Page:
Friday, October 14, 2005

Energy Prices Driving Inflation Higher

Here it comes, from the Bureau of Labor Statistics:

The Consumer Price Index for All Urban Consumers (CPI-U) increased 1.2 percent in September, before seasonal adjustment, the Bureau of Labor Statistics of the U.S. Department of Labor reported today. The September level of 198.8 (1982-84=100) was 4.7 percent higher than in September 2004.
This is just the begining of what will be a long, cold winter. Heating costs are expected to go up as much as 30% in Delaware. But we can breathe dirtier air as we freeze. The Washington Post reports that BushCo is proposing new regulations to make it easier for old power plants to continue or even increase emissions:

The Environmental Protection Agency issued draft regulations yesterday that would ease long-standing pollution controls on older, dirtier power plants by judging these plants by the hourly rate of emissions rather than the total annual output.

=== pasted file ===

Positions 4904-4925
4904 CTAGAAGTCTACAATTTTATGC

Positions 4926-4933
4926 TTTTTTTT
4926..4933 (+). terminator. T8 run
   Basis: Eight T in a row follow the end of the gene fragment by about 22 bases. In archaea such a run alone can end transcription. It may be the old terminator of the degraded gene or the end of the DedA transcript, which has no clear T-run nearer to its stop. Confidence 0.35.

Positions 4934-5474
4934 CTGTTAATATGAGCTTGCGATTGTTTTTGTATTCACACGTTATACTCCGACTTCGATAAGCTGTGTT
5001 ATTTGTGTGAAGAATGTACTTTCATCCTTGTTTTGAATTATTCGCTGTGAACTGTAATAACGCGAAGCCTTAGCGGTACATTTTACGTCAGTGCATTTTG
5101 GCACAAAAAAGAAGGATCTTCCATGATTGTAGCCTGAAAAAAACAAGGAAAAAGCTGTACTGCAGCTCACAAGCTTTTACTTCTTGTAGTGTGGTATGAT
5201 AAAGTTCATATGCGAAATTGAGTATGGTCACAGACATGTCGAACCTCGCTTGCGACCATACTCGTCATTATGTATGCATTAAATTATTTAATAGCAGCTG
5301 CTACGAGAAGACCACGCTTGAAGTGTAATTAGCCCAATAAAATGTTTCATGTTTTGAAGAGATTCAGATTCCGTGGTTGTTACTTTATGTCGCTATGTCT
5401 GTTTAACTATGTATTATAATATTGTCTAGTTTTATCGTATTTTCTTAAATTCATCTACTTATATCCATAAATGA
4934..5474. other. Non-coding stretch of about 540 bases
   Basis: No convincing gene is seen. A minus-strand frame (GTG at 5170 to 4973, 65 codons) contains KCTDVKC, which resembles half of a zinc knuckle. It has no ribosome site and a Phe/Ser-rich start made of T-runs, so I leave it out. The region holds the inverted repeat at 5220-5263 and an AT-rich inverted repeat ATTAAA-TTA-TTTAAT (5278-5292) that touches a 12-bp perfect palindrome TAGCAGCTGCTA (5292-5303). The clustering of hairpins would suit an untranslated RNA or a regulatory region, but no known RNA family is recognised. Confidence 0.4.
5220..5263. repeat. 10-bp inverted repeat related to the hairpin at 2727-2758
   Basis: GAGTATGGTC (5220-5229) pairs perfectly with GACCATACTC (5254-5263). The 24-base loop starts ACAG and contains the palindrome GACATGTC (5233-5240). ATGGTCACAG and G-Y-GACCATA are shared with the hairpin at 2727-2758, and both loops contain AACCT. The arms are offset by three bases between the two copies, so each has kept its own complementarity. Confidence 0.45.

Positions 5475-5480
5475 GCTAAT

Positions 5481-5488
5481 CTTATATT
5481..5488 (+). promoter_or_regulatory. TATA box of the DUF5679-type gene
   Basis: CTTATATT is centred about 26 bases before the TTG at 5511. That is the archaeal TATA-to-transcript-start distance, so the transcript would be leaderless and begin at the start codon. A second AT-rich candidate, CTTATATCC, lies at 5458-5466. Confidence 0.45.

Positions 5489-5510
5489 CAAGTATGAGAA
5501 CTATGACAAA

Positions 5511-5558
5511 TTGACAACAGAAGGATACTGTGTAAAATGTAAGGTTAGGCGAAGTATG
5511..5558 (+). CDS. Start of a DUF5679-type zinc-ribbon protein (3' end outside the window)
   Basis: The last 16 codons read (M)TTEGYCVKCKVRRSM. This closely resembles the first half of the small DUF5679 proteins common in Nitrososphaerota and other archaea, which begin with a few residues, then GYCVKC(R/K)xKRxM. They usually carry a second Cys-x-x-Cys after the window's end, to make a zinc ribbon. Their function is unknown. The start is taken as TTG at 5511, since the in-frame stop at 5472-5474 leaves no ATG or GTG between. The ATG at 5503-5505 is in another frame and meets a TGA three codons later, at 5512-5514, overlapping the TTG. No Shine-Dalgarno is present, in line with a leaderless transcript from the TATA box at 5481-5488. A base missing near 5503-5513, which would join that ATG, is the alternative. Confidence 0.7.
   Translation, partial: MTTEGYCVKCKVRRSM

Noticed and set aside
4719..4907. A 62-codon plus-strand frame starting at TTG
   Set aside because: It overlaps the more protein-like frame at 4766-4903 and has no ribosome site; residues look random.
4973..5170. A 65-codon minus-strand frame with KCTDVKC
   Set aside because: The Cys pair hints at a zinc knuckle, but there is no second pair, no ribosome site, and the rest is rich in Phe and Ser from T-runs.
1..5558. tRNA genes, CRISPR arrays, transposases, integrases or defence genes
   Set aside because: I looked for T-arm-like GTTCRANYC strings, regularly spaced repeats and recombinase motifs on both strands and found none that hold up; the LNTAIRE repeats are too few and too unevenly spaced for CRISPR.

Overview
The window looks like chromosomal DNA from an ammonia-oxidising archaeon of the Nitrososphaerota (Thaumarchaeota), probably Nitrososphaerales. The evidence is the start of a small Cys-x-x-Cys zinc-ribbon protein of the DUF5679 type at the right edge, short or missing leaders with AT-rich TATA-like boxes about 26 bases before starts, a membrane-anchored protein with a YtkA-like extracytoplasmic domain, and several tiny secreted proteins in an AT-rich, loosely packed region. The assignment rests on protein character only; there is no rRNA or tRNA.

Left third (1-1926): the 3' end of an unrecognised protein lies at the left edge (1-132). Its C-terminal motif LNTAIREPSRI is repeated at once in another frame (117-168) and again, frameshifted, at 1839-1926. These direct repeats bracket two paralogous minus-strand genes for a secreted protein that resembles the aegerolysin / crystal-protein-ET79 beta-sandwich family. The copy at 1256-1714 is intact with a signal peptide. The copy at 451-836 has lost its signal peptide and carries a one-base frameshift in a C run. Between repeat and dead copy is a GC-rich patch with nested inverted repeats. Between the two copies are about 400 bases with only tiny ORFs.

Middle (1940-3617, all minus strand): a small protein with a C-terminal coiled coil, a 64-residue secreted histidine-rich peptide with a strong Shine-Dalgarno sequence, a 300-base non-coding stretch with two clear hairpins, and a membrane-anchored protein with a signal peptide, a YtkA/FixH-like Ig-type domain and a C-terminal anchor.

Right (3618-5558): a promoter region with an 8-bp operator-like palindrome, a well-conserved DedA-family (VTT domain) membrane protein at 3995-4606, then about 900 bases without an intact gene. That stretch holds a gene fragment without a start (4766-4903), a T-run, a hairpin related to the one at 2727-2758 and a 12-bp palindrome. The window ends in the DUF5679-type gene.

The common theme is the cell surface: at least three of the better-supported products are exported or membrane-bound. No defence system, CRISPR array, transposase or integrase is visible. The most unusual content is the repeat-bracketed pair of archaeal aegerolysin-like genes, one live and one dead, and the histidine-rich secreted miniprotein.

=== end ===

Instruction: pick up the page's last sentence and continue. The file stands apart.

EPA Administrator Stephen L. Johnson said the administration is confident its recent efforts to curb harmful nitrogen oxide and sulfur dioxide pollution by establishing a separate cap-and-trade system will do more to clean the air than the New Source Review rule the agency seeks to modify.

Of course, the recently passed energy monstrosity was supposed to increase supply, but we aren't hearing much about how that's supposed to work. Instead, we can expect more efforts to ease environmental regulations to benefit power companies.


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